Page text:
This post is the ‘note to self’ I wish I had read 5–10 years ago. If I could give you one takeaway it’s this; when you read and listen to experts remember that they don’t know everything. No-one does.

Surely there is a better way?

For many years I, no doubt like you, have toiled away building this Internet thing one web property at a time. The only thing that has been a constant is this: just when you start to feel like you know what you are doing, something will come along and challenge that idea. I’d long been under the illusion that I was doing something wrong. That ‘someone’ knew how to do all this the right way. I’m now more confident than ever that no-one does.


There are doubtless exceptions that prove the rule; the odd savant who really does know it all but for 99.9% of the time guess what? That’s right, that person you think knows everything doesn’t. No one does.

Advice is subjective

The thing is, all advice is subjective. It’s given based on personal experience and advice relating to web design and development is no different. People who publish their thoughts tend to experience or learn something and then document it. If enough of this is relevant and popular they gain traction and garner a following. That’s not a bad thing. I don’t think I’ve had an original thought when it comes to design/development so I like to read others experiences too. The trouble is, with enough momentum people get put on pedestals (magazines are extremely guilty in this respect, ‘10 developers you must follow’, ‘Designer of the year’ etc) and then they become, often through no fault of their own, ‘oracles’ where many then consider their writings/talks/slides as gospel. They don’t know everything. No one does.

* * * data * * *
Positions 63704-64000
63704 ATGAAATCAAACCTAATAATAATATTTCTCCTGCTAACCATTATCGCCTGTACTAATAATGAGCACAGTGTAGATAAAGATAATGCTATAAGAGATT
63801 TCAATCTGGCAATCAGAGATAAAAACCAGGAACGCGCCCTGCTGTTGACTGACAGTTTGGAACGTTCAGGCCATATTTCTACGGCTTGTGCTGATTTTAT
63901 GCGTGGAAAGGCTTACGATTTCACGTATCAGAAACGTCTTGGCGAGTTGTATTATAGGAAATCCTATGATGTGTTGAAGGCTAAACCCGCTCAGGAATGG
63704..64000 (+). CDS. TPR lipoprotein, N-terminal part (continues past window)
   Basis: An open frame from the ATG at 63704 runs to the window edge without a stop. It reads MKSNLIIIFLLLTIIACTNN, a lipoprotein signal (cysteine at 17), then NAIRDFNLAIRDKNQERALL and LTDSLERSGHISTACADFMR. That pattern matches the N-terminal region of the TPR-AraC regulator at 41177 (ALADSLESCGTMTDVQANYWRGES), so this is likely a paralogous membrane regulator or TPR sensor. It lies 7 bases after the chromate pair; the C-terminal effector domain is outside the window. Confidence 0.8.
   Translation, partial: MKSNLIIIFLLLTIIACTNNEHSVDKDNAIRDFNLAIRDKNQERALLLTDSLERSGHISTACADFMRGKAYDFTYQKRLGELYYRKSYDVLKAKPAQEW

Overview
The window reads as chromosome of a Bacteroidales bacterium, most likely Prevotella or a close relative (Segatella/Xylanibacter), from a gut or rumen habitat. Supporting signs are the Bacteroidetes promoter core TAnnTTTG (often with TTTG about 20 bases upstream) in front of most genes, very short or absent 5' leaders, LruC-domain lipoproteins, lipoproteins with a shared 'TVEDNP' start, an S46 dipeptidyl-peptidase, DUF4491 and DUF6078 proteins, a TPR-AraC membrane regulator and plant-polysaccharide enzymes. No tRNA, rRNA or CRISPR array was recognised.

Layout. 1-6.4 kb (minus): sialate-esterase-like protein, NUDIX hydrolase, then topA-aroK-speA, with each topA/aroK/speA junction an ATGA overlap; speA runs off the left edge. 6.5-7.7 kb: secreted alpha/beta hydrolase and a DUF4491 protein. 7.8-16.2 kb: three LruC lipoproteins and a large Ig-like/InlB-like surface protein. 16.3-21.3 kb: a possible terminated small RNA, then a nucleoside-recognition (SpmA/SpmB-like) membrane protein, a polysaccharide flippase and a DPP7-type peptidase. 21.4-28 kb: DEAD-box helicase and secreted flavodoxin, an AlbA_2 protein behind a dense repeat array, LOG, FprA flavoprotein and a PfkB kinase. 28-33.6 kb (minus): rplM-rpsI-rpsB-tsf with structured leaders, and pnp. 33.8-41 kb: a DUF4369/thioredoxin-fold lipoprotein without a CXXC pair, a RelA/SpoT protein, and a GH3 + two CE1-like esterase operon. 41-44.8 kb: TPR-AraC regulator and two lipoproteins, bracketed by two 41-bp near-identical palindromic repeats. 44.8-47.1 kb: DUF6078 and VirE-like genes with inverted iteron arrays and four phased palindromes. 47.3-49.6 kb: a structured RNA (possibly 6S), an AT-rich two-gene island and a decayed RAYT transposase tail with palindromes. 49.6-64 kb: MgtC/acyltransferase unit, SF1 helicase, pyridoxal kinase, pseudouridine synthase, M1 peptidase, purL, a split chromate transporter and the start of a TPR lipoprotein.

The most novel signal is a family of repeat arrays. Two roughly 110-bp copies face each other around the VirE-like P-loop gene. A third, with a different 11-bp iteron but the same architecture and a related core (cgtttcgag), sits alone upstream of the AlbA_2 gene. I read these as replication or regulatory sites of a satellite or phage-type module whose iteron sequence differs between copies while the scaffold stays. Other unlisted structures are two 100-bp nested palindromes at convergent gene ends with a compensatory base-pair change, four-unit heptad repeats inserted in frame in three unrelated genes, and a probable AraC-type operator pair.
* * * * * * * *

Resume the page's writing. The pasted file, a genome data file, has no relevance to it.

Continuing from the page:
Sadly, the upshot of this phenomenon is that web community can feel like a bunch of lemmings at times, shifting mindlessly from one trend to another regardless of whether ‘this months’ hot shit is actually useful to them. Question what you read. Apply your experience to it. Will it actually help you? Is it relevant? They are all just techniques and tools. Your skill as a craftsman isn’t exposed by the tools your have at your disposal, it’s your choice and application of the tools.

A while back I wrote an opinion piece for Web Designer magazine. What’s applicable here is this part:

Just as our techniques should adapt and change, acknowledge that the things we build are temporary. People often liken building websites to architecture. The notion being that they are attempting to build something that will last. It’s a noble notion. But how many sites you built five years ago are still in the same form? Would you build them the same if you had to rebuild them now? Would you build them the same way in even two years time?

We’re not architects. The things we build won’t last: accept that. We build sand castles. They are here for mere moments, marvelled at and enjoyed if we are very lucky, then washed away. That doesn’t mean we shouldn’t strive to build things more beautifully and functionally than those that have gone before, and employ the best practice ways in which to do so. But do it because doing so makes it easier for you to build what you need, easier for fellow developers to extend your work, and ultimately because it makes the user experience better. Don’t labour under the illusion that what you build and how you built it will stand the test of time: it won’t. So just use the tools available to you to get the job done.